Discourses regarding a ‘global obesity crisis’ and alternative frames (e.g. weight-inclusive approaches to health) have proliferated through various media of communication. These media range from traditional print and visual formats (e.g. newspapers and television shows) to digital media (e.g. Twitter, Facebook, YouTube), which enable different publics to produce, and not just consume, text, images and other data relating to the body. Reflecting a sociological understanding of educational practices as extending beyond formal schooling, mediated obesity discourse and counter-movements have also been conceptualised as public pedagogies, which instruct people how to relate to their own and other's bodies, health and subjectivities. This article examines what is critically known about various media at a time when governments and agencies are reinvigorating the global war on obesity, with populations being ‘advised’ to become and remain conscientious weight watchers. In conclusion, the article underscores the salience of social studies of the media when seeking to rethink obesity, incorporating critical reference to moral panic theory and the need to better understand what media can ‘do’ as enactments of public pedagogy.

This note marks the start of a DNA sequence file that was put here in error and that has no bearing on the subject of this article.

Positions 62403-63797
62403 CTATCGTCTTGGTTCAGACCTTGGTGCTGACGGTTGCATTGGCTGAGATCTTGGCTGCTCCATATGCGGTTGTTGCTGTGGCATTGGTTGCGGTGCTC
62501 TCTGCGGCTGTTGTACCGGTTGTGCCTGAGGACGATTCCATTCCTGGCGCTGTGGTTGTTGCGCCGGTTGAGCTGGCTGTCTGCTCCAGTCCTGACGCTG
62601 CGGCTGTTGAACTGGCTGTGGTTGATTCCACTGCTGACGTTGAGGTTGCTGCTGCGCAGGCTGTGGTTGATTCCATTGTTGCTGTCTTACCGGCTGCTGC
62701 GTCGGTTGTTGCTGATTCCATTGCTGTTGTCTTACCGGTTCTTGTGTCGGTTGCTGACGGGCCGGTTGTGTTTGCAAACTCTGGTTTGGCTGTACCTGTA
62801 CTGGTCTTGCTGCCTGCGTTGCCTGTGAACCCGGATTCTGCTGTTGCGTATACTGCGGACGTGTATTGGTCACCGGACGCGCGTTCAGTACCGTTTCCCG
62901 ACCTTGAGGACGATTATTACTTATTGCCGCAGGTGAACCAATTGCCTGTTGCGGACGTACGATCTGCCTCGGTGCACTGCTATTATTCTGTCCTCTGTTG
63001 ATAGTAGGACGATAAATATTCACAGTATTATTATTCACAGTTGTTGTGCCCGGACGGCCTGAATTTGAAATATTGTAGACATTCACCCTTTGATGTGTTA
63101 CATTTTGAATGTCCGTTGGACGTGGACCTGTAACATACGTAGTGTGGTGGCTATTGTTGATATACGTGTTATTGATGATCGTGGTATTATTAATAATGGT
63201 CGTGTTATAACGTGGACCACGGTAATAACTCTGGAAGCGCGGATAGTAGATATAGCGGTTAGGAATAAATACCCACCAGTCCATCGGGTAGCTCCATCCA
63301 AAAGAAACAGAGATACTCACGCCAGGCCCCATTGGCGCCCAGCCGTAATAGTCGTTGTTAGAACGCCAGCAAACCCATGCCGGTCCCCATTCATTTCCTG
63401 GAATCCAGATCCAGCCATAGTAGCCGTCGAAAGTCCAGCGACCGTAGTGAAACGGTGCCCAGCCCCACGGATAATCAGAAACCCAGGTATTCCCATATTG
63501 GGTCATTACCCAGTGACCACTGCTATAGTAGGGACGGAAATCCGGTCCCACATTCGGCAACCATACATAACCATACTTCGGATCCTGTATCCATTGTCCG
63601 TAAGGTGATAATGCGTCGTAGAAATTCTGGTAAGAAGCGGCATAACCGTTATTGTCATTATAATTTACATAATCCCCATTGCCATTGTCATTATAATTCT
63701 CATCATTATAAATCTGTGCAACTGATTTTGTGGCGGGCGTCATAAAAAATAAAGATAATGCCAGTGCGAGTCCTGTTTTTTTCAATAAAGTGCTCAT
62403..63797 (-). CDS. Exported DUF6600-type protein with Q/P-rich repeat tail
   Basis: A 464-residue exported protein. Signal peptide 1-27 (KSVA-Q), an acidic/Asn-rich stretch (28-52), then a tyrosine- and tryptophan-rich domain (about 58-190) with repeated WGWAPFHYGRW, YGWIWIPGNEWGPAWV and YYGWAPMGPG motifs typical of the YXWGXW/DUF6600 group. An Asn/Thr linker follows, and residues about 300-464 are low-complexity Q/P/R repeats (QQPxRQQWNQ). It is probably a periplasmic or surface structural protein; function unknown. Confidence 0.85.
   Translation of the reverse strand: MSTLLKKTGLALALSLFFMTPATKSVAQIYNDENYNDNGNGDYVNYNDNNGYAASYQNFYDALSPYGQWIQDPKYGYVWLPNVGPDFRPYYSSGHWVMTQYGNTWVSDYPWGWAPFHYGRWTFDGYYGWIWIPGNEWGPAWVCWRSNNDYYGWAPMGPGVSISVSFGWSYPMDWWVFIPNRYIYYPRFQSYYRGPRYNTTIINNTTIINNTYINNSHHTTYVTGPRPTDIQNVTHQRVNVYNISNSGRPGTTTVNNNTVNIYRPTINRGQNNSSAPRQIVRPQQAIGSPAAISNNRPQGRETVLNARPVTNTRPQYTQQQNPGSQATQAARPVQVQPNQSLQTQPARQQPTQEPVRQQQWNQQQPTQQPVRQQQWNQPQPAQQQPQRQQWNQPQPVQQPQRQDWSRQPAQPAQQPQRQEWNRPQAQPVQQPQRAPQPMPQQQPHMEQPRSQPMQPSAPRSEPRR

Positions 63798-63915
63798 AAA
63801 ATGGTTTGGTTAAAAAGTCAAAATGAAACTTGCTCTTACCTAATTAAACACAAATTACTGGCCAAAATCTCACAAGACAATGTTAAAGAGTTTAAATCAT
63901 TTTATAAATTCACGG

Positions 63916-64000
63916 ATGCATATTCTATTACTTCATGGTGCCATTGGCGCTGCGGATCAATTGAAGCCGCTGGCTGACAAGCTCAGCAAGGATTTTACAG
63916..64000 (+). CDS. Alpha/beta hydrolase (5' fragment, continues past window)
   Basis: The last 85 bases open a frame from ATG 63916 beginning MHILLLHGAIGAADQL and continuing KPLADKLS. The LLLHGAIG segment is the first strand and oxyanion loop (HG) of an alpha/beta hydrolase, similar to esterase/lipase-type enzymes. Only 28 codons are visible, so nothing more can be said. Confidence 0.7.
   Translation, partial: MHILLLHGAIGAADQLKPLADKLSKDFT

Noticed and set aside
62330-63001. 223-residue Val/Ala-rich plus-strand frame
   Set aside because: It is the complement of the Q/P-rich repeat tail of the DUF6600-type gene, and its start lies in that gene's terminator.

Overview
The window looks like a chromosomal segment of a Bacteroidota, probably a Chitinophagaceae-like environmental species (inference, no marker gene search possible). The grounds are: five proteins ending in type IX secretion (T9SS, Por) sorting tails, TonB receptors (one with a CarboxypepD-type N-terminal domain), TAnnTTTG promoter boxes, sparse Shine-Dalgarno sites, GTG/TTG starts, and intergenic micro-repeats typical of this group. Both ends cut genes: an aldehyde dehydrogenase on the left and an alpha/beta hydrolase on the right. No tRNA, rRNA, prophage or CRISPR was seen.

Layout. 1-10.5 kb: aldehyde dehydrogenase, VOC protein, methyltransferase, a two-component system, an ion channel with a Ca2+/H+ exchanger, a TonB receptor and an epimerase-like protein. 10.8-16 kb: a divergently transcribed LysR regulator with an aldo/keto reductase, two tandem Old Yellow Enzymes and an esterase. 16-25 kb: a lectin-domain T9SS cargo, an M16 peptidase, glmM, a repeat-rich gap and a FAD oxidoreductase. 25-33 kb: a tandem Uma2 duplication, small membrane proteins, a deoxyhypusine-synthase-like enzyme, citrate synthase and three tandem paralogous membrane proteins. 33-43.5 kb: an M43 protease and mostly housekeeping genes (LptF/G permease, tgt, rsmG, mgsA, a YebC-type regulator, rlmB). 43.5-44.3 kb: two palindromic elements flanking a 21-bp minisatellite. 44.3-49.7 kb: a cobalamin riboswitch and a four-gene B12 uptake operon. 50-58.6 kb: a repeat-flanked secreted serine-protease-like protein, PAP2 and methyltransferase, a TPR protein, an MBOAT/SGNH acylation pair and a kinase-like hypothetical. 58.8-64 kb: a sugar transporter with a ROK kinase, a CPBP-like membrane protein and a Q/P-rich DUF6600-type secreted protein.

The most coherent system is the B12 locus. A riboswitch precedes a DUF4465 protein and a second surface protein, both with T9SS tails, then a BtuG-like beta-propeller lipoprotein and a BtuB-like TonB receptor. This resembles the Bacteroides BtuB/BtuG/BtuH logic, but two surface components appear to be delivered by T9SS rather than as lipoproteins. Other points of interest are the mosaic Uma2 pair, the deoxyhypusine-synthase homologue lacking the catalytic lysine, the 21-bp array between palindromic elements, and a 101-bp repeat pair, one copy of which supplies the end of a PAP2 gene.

ASJC Scopus subject areas
- Social Sciences(all)